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$$\lim_{x\to\infty}\left(\frac{2^{\frac{1}{x}}+3^{\frac{1}{x}}}{2}\right)^{3x}$$

I only managed to show that:

$$8=\left(\frac{2^{\frac{1}{x}}+2^{\frac{1}{x}}}{2}\right)^{3x}\leq\left(\frac{2^{\frac{1}{x}}+3^{\frac{1}{x}}}{2}\right)^{3x}\leq\left(\frac{3^{\frac{1}{x}}+3^{\frac{1}{x}}}{2}\right)^{3x}=27$$

I don't know how to bound it better, or maybe there is so simpler way?

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  • $\begingroup$ hy don't you use L'Hospital? $\endgroup$ – Dr. Sonnhard Graubner May 17 '17 at 15:13
  • $\begingroup$ the result should be $6\sqrt{6}$ $\endgroup$ – Dr. Sonnhard Graubner May 17 '17 at 15:13
  • $\begingroup$ @Dr.SonnhardGraubner That is exactly what i found. $\endgroup$ – hamam_Abdallah May 17 '17 at 19:08
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You can apply L'Hospital's rule to limits of this kind; you just have to be a bit clever and introduce a logarithm:

$$\begin{align} \lim_{x\to\infty}\left(\frac{2^{\frac{1}{x}}+3^{\frac{1}{x}}}{2}\right)^{3x} &= \lim_{x\to\infty}\exp\ln\left(\frac{2^{\frac{1}{x}}+3^{\frac{1}{x}}}{2}\right)^{3x}\\ &= \exp\lim_{x\to\infty}\ln\left(\frac{2^{\frac{1}{x}}+3^{\frac{1}{x}}}{2}\right)^{3x}\\ &= \exp\lim_{x\to\infty}\left(3x\cdot\ln\left(\frac{2^{\frac{1}{x}}+3^{\frac{1}{x}}}{2}\right)\right)\\ &= \exp\lim_{x\to\infty}\frac{3\ln\left(\frac{2^{\frac{1}{x}}+3^{\frac{1}{x}}}{2}\right)}{x^{-1}} \end{align}$$

That last limit is of the form $\frac00$, so it's ready for an application of L'Hospital's rule. Can you take it from there?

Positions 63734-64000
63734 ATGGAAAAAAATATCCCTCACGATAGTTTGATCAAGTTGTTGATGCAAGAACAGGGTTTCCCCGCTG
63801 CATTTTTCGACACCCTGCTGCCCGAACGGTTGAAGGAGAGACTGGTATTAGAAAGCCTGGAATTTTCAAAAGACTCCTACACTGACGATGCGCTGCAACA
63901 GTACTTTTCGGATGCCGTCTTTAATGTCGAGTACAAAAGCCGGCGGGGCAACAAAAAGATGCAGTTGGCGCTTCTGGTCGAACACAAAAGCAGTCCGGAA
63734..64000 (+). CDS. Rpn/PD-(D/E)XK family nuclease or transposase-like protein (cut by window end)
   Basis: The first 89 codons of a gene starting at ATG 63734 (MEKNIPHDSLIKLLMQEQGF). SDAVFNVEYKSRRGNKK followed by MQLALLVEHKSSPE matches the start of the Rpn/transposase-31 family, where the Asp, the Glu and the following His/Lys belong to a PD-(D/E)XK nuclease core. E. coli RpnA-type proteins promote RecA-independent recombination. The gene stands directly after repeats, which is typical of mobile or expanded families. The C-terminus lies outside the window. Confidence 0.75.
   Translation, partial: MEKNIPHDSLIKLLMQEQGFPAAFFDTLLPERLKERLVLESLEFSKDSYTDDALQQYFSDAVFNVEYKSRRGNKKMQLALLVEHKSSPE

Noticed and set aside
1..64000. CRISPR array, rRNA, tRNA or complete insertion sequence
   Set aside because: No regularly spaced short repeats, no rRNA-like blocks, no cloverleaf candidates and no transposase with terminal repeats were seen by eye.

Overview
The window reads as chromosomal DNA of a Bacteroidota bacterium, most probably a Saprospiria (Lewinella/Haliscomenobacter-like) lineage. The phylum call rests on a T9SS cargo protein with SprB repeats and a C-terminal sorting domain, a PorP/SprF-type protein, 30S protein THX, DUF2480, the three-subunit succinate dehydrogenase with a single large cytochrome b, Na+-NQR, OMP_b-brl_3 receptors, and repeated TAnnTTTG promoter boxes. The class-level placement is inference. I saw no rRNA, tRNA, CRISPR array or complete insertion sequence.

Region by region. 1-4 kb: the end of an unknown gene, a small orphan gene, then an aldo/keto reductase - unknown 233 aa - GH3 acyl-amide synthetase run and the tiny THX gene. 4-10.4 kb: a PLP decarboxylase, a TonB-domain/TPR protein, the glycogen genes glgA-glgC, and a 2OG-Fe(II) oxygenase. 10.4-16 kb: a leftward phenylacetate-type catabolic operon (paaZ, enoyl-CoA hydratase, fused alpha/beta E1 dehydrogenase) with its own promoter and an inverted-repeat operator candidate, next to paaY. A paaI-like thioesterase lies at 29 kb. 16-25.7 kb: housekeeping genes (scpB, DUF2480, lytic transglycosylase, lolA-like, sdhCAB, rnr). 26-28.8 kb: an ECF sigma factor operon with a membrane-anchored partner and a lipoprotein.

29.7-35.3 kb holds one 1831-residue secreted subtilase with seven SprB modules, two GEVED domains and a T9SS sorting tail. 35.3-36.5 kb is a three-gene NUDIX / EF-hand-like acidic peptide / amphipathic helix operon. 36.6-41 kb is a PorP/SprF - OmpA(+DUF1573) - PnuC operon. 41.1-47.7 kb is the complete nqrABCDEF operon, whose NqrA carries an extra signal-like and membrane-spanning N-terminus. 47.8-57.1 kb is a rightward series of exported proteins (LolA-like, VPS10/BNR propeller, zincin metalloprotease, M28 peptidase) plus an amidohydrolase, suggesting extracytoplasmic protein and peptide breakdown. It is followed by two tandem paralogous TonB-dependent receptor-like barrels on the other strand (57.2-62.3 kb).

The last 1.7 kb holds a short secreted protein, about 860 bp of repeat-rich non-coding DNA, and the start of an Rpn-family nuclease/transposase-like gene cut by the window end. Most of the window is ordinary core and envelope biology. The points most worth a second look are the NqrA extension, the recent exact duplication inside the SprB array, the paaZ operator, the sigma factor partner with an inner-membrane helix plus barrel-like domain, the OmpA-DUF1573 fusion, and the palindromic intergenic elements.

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  • $\begingroup$ Yup, I think I did this. $\endgroup$ – UfmdFkiF May 17 '17 at 15:33
  • $\begingroup$ @TheMeff With first order Taylor expansion is more elegant. $\endgroup$ – hamam_Abdallah May 17 '17 at 19:10
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Hint

$$2^{\frac {1}{x}}=e^{\frac {1}{x}\ln 2}$$

$$=1+\frac {\ln 2}{x}(1+\epsilon_2 (x)) $$

by the same for $3$, the function becomes

$$e^{3x\ln (1+\frac {\ln 6}{2x}(1+\epsilon (x))}$$

using fact that $$\ln (1+X)\sim X \;\;(X\to 0) ,$$

we get the limit $$ 6^{\frac {3}{2}} $$

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As it is who the power infinity form we subtract the (1/×)=t

=e^(lim t tends zero [(2^t+3^t-2)/2])×(3/t)

Lim x tends zero( e^x -1)/x =ln(e ) .so (e) replace in above question with 2 and 3 . so you get= e^[ 3/2 (ln2 +ln3 )] = e^[ln (6)^3/2]

=6^(3/2)

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    $\begingroup$ Welcome to StackExchange! Please read this tutorial and use it to typeset your Maths nicely so people can follow what you are saying easily $\endgroup$ – lioness99a May 18 '17 at 13:10
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Compute first the limit of the (natural) logarithm and do the substitution $x=1/t$: $$ \lim_{t\to0^+}\log\left(\left(\frac{2^t+3^t}{2}\right)^{1/t}\right)= \lim_{t\to0^+}\frac{\log(2^t+3^t)-\log2}{t} $$ This is the derivative at $0$ of $f(t)=\log(2^t+3^t)$; since $$ f'(t)=\frac{2^t\log 2+3^t\log 3}{2^t+3^t} $$ the limit is $\frac{\log 2+\log3}{2}=\log\sqrt{6}$.

Hence the original limit is $\exp(\log\sqrt{6})=\sqrt{6}$.

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